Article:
Though the Super Monkey Ball franchise is no longer exclusive to Nintendo platforms, a strong connection still exists in the minds of most gamers. When the Nintendo GameCube launched in November 2001, Super Monkey Ball was one of the few worthwhile titles for the system at the time, making it a fan favorite from the outset. It may have been an odd concept, but it worked extremely well. By using the ultra-precise analog stick, you could tilt the floor of the stage, causing the ball-encased ape to roll toward a goal while nabbing bunches of bananas on the way. Even though the later stages were impressively difficult, the entirety of the gameplay relied on that simplistic design and benefited as such, allowing children, adults, newbies, and hardcore gamers alike the opportunity to figure out just what a "monkey ball" was.
Five years later, a brand-new Super Monkey Ball title is ready for the launch of the Nintendo Wii, but the circumstances are much different this time around. Not only does the system come with a free game (the delightful Wii Sports), but it launched with roughly 20 games – one of them being The Legend of Zelda: Twilight Princess, which should scoop up several "Game of the Year" honors. The launch landscape is quite different, but then again, so is Super Monkey Ball: Banana Blitz. Aiai and company can now jump and battle boss characters, but the biggest difference comes with the advent of the Wiimote, which completely changes the core mechanics of the gameplay – both for better and for worse. Does more mean better in Banana Blitz, or is it just too much of a so-so thing?
After about a week with my Wii, the most important thing I can draw from the experience is this: Man, my arm hurts. I saw this coming, and I expect (or hope) that the pain will fade in time, but it is entirely bizarre to wake up in the morning with a sore shoulder and forearm from playing video games. While I cannot attribute this problem solely to Banana Blitz (I have been playing five Wii games), I feel pretty safe pointing my finger at the surely suffocating simians. Super Monkey Ball: Banana Blitz requires gamers to hold the Wiimote in the standard, vertical position, but it must be held as flatly as possible. However, to avoid falling off of the stages, the quick flips you must make might send your arm into a seizure.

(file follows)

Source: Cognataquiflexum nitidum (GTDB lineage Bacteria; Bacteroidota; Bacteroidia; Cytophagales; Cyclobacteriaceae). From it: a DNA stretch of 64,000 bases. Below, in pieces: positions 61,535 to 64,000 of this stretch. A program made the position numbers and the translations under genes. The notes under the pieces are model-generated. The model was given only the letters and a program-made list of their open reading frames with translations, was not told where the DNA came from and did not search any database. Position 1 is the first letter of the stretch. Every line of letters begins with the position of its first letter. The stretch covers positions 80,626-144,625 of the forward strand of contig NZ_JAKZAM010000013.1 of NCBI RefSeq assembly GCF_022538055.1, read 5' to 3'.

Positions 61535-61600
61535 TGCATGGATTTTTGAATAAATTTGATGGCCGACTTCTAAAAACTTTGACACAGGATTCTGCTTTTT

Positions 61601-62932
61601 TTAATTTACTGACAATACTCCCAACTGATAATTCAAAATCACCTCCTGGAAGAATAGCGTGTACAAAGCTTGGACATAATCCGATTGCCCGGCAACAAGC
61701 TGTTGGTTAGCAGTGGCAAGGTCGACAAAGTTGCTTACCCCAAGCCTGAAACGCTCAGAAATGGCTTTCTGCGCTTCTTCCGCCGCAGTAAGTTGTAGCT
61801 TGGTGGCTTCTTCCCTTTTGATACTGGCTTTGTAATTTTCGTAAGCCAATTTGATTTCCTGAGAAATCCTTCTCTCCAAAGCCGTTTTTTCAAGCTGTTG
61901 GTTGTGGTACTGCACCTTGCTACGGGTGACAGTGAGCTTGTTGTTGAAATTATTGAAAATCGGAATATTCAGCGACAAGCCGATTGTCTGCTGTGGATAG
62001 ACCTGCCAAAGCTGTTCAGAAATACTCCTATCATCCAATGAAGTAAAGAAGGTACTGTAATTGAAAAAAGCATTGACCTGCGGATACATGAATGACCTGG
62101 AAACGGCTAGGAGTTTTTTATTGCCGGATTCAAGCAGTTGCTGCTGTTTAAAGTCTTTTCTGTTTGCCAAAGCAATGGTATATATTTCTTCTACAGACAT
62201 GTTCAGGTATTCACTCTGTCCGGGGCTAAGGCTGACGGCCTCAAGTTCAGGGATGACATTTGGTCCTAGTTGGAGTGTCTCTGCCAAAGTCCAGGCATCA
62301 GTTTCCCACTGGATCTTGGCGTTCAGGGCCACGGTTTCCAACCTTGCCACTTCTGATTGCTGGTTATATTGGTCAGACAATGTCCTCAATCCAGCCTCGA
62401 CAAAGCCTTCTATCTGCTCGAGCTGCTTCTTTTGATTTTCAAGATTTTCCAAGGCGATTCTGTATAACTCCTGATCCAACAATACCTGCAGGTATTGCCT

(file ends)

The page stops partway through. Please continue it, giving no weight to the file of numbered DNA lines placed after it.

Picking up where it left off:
Making your monkey move is incredibly easy to do, but also quite difficult to master. A slight tilt in any direction will cause the ball to roll, and it often feels like you are using a large analog stick – it really is that precise. However, unlike analog sticks, your arm does not snap back into place after moving it, so you will always need to be aware of your location. Jumping can be done either by pressing the A button or by flicking the remote upwards and releasing the B trigger, but I cannot recommend the second option. Such a move will throw your sense of balance into upheaval, potentially knocking you off of the edge (or at least off of your intended path). Just hit the A button and try not to jump too hard or too far.
The single-player game in Banana Blitz is divided into 10 worlds of 10 stages each, with eight of the worlds displayed from the start. Each world has eight main stages, a bonus stage, and a boss fight, which is a new addition to the series. The boss battles start off fairly easy; for example, the first stage has a bird whose beak gets stuck in the ground, giving you the opportunity to smash your ball into his head. Simple, right? The difficulty ramps up significantly with the third boss stage, which requires you to evade a series of massive snowballs before you can even attempt to attack the boss. Once you get there, he spins in circles and tries to knock you off of his platform before you get a tiny window of time to bash in his belly. Oh yeah, and you have to hit him three times. Good luck with that.
These elaborate boss fights can be extremely difficult and frustrating, but then again, so are many of the later stages. A stage may take between a few seconds and a couple of minutes, with the lengthier ones requiring much more dedication and precision to make it to the goal. The first few stages of the game are extremely simple, but the learning curve still seems extremely steep, especially considering that just 100 stages are included. The Nintendo Wii features a style of control that has never been used in the world of console gaming, and Sega should have made more of an effort to make more content accessible for younger or less-skilled players. Some might argue that lowering the difficulty of the game would compromise the developers' vision, but sometimes, you have to do what is best for the consumer.